Charles Stewart Parnell and Katherine O'Shea (continued)
Married at Steyning on June 25th, 1891
A selection of views and reports of the event
Pages 1 and 2
Steyning Register Office (left) in 1905.
This picture is held at Steyning Museum.
Steyning Register Office, on the corner of Church Street and High Street, is now a private house. The railings and the steps, where Katherine and Charles would have alighted from their carriage, are still there and the scene looks remarkably unchanged. Between 1837 and 1935, the office served 25 parishes, including Aldrington in Hove, near Brighton, where Katherine and Charles lived at the time of their marriage.
Parnell died at Aldrington just three months later, in his wife's arms. October 6th, the date he died, has been honoured as Ivy Day when, even today, Parnellites wear a sprig of ivy in remembrance.
Come Gather Round Me, Parnellites
By W.B. Yeats
|Come gather round me, Parnellites,
And praise our chosen man;
Stand upright on your legs awhile,
Stand upright while you can,
For soon we lie where he is laid,
And he is underground;
Come fill up all those glasses
And pass the bottle round.
And here's a cogent reason,
And I have many more,
He fought the might of England
And saved the Irish poor,
Whatever good a farmer's got
He brought it all to pass;
And here's another reason,
That Parnell loved a lass.
|And here's a final reason,
He was of such a kind
Every man that sings a song
Keeps Parnell in his mind.
For Parnell was a proud man,
No prouder trod the ground,
And a proud man's a lovely man,
So pass the bottle round.
The Bishops and the party
That tragic story made,
A husband that had sold his wife
And after that betrayed;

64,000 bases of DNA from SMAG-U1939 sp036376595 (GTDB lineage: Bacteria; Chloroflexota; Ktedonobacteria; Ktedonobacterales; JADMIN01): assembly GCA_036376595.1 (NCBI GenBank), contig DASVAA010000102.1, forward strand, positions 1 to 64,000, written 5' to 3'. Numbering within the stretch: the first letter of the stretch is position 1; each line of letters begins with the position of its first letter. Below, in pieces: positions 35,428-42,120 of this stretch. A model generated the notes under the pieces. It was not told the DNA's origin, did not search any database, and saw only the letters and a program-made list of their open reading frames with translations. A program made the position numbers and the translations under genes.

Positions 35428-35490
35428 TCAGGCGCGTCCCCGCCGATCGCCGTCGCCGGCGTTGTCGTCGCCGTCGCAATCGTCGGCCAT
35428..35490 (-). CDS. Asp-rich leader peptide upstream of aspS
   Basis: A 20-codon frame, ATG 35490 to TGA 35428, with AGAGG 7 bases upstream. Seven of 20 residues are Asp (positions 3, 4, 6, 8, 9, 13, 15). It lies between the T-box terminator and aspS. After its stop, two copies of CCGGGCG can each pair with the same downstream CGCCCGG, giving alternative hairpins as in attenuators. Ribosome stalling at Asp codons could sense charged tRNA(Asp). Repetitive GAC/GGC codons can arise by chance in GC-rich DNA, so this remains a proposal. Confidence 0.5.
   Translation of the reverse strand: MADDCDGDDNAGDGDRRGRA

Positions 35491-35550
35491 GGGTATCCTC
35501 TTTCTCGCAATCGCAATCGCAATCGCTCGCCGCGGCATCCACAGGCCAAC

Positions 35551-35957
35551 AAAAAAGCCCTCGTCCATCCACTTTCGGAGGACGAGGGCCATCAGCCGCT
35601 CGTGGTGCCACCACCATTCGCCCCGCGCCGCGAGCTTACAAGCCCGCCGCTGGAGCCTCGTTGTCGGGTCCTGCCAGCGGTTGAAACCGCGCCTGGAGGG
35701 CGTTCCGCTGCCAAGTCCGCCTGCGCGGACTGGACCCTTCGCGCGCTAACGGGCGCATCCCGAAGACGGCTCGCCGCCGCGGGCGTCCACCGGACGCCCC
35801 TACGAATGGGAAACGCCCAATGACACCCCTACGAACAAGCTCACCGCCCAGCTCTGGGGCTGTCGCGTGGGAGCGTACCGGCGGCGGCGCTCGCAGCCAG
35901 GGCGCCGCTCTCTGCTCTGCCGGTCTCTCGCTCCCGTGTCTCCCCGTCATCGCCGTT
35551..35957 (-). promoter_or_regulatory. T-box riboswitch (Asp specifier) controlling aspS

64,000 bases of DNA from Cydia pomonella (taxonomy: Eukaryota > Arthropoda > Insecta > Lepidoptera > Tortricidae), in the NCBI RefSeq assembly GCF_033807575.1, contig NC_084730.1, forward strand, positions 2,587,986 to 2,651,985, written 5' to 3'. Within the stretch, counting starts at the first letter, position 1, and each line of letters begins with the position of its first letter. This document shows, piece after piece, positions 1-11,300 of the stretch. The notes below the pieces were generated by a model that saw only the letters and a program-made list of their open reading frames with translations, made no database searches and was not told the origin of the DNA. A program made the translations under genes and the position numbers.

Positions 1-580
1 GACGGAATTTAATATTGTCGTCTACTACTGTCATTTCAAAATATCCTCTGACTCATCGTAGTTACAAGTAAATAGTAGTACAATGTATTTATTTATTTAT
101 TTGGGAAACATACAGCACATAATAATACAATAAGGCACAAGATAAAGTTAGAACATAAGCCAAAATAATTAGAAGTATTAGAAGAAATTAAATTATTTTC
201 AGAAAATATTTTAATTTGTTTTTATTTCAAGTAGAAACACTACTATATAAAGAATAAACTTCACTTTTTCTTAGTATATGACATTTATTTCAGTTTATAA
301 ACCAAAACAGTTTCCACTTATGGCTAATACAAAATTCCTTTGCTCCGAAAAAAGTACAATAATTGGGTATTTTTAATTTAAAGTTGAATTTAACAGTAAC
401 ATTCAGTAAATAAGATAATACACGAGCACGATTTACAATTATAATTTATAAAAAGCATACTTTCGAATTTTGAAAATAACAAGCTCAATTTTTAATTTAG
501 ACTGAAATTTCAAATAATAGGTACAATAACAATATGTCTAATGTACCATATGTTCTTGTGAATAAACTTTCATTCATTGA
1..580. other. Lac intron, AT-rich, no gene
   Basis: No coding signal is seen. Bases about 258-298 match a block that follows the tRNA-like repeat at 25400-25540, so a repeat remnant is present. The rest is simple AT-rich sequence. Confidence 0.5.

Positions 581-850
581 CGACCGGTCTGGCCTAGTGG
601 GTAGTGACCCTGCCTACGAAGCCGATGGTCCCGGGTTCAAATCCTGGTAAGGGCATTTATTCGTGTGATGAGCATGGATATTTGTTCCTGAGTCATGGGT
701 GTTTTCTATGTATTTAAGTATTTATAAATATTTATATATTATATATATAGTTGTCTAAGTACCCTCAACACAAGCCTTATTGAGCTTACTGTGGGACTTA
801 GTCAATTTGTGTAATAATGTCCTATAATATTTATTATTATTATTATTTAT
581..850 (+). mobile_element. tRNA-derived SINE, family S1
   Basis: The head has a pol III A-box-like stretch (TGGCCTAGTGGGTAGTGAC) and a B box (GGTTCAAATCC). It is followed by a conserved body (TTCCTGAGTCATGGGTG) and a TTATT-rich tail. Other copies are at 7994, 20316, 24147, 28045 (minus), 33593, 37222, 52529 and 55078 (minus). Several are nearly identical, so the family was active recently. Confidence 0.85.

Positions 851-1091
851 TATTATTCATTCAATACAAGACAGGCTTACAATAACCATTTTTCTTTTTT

But stories that live longest
Are sung above the glass,
And Parnell loved his country
And Parnell loved his lass.
The great Irish poet, William Butler Yeats, also has a connection with Steyning. He stayed at Chantry House in Steyning with the mistress of his later years, Edith Shackleton Heald.
On Sunday, June 28th, 1998 a blue plaque was unveiled at the former Steyning Register Office to commemorate the marriage of Charles Stewart Parnell to Katherine O'Shea. There were several VIPs present, including the Irish Ambassador and members of the Parnell Society.
The brochure produced for the event is held in Steyning Museum. It states:
No one man has ever disturbed the scene of British democratic politics so proufoundly as Charles Stewart Parnell.
In his maiden speech to the House of Commons in 1875 he asked: "Why should Ireland be treated as a geographical fragment of England? Ireland is not a geographical fragment but a nation"
He dominated British parliamentary life and no British Prime Minister could rule without taking into account how Parnell might exercise his authority.
His rise to power was meteoric - achieved in little more than ten years of active political life. His fall was equally so and he died in Hove, Sussex, on 6th October 1891 at the age of 45 with his wife Kathering by his side.
During Parnell's lifetime almost three million Irish had either emigrated or died of famine . . . .
Read more at:
The Parnell Society
Ivy Day in the Committee Room (from the Dubliners by James Joyce)